"I suppose any time you cultivate a new industry, you may create some jobs, but I believe you also have to look at the net effect," Bartzen opined. "Small businesses today are overwhelmed with government regulations which restrict their ability to actually conduct business. From my perspective, anything you do to increase that burden will negatively affect business. While one measure taken individually may not seem onerous, when you stack them all on top of each other, they can absolutely affect whether a business survives or doesn't survive."
Peter Oettinger, partner in charge of Wegner CPAs' Baraboo office, has cited provisions in federal health care bills — one allowing cooperatives to shop across state lines for health insurance for their members, and another requiring transparency for primary benefit managers that administer prescription drug plans — that would promote job creation.
However, he said the most dramatic thing the federal government could do to stimulate job creation is get capital flowing again. He believes bank regulators who are clamping down on banks are overreacting to the bad loans in the housing market, and small businesses are paying the price.
"Normally, I'd lend you money, and you'd launch a start-up business, and then after a certain number of years you could get financing at a bank and pay it back," he explained. "Well, right now you can't do that."
Turning the Corner?
The return of GDP growth in the last two quarters of 2009 is encouraging, but economists like Jan Hatzius, chief U.S. economist for Goldman Sachs, think it could be two years before sluggish growth becomes robust growth.
In addition to encouraging GDP numbers, economic green shoots are starting to sprout. The corporate credit market is showing signs of life, retail sales inched up a seasonally adjusted 0.3% in February despite disruptions from winter storms, and export growth is expected to pick up by year's end.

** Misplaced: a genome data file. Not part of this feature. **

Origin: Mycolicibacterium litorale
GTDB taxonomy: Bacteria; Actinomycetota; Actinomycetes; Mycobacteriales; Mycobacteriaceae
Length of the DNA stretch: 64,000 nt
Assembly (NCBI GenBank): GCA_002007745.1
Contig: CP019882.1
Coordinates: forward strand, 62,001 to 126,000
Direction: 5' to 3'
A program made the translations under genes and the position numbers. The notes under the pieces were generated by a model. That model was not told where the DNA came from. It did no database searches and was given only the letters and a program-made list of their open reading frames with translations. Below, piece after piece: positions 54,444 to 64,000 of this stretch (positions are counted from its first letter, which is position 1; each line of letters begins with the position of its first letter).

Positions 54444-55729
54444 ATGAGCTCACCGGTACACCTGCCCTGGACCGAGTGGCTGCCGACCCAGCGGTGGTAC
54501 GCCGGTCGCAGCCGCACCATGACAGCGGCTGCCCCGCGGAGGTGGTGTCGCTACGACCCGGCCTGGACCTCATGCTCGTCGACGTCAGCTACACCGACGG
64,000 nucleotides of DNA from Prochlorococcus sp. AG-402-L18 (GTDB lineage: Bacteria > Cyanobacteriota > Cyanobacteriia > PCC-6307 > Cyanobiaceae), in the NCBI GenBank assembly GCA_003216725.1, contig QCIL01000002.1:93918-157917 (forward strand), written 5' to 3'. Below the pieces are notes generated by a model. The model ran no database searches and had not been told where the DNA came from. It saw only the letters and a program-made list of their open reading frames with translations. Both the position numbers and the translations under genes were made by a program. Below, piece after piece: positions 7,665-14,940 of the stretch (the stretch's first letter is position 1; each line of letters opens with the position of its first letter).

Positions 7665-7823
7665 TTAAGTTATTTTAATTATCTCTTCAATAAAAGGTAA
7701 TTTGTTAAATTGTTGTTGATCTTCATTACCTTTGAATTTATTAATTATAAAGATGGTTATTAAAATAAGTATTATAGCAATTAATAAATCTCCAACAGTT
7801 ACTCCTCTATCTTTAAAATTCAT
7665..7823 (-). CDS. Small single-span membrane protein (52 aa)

On the negative side of the ledger, we could see $3 per gallon gas by Memorial Day. Some recent GDP growth is attributed to businesses stocking up on inventories to get back to some prior level, with lower rates of quarterly growth projected through the rest of 2010.
Milliken (SVA) noted that most economic gurus don't envision a robust "V-shaped" recovery; they predict a lopsided "L" with slow growth. "I think that's what we're seeing," he said. "We saw some of the leading economic indicators start bottoming out a few months ago. Hopefully, the latest unemployment figures, with the loss in jobs less than what was expected, are a very favorable trend. Unemployment is a lagging indicator anyway, so bottoming out is going to happen after we're in recovery."
For the time being, he thinks employers are more likely to do more with less, including pay overtime to existing employees, than make an investment in new hires.
Meloy agreed, citing the cost of hiring an employee. "The recruitment, the hiring, the training, depending upon the technical nature of the opportunity, can be days to weeks to months of more outflow than inflow," he noted, "so that can make it very expensive for an employer to hire. In an environment where it's going to bring more revenue to the company, that's a much easier decision to make in expanding the employee base. But when there is less certainty, both in the amount of revenue created and the timing of the revenue to be created, then that hiring decision becomes more difficult."
Psychological impacts also come into play, especially in close-knit small companies. Over the past 18 months, Meloy said businesses have downsized to a level where they can operate in the current environment, and while they recognize the economy is expanding, they are exercising caution in how quickly they expand their workforces. "It was a difficult process for many businesses to go through, and in many cases with our clients, there are decisions that owners had to face with long-time employees that, for small businesses, are extended parts of their family," Meloy noted. "Those are difficult decisions to make, and they were done by business owners that hadn't had to make that decision for several years.
"I think those memories will last a while for employers before they bring back employees too fast."